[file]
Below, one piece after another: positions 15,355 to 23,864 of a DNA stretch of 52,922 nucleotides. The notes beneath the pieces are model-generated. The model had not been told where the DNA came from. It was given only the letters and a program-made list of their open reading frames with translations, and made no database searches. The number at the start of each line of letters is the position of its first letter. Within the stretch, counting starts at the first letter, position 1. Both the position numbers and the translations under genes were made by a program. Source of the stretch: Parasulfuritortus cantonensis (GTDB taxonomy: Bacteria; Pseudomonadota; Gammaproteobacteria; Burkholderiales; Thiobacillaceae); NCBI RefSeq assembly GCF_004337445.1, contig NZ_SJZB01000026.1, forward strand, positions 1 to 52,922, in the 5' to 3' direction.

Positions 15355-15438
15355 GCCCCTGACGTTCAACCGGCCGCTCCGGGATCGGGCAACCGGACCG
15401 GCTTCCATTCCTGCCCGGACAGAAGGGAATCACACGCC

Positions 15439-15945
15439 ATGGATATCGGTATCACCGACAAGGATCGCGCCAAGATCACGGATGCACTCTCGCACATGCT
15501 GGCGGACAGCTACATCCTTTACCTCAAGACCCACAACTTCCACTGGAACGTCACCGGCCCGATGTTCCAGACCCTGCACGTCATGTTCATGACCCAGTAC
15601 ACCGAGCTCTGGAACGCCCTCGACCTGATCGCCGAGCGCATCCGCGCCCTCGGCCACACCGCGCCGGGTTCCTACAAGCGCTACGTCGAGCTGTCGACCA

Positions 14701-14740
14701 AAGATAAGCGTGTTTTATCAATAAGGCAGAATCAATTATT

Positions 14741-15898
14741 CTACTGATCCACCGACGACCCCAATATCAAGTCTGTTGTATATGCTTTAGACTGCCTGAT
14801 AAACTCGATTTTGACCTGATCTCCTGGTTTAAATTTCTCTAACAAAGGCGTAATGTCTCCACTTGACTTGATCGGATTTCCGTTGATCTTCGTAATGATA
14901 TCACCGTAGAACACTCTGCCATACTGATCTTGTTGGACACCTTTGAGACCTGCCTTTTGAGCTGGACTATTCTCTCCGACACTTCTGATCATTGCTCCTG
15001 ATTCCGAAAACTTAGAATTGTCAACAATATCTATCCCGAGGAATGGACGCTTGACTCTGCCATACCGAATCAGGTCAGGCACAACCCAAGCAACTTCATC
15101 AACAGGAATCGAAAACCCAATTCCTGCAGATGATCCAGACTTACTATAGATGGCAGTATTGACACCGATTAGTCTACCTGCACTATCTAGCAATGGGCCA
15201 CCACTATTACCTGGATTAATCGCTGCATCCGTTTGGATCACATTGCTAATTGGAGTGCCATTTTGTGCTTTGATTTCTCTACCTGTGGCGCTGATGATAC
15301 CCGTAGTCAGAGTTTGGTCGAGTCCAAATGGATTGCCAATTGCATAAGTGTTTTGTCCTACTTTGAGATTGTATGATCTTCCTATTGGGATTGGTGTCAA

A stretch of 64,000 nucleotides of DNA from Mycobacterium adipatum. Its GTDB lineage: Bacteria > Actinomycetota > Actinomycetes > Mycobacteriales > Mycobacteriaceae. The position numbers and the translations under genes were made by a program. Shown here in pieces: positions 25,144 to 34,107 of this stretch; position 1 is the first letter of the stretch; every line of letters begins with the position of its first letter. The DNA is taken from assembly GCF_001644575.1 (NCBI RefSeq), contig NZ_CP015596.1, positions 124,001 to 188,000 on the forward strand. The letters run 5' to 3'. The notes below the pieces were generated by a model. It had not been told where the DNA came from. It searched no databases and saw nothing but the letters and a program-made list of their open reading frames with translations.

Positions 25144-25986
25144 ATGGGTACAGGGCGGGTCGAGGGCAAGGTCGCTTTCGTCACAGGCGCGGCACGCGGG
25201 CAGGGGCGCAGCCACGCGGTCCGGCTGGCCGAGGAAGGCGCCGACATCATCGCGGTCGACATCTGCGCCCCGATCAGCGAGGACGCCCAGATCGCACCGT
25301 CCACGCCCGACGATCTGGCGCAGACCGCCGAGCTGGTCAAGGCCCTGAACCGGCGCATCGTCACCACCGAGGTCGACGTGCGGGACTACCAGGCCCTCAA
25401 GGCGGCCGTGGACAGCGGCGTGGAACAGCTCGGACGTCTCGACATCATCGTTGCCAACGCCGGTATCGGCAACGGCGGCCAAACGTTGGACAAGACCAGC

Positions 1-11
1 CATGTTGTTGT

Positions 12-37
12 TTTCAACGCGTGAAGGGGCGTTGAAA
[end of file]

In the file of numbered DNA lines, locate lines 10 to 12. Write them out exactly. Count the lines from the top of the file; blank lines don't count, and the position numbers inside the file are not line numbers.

14701 AAGATAAGCGTGTTTTATCAATAAGGCAGAATCAATTATT

Positions 14741-15898
14741 CTACTGATCCACCGACGACCCCAATATCAAGTCTGTTGTATATGCTTTAGACTGCCTGAT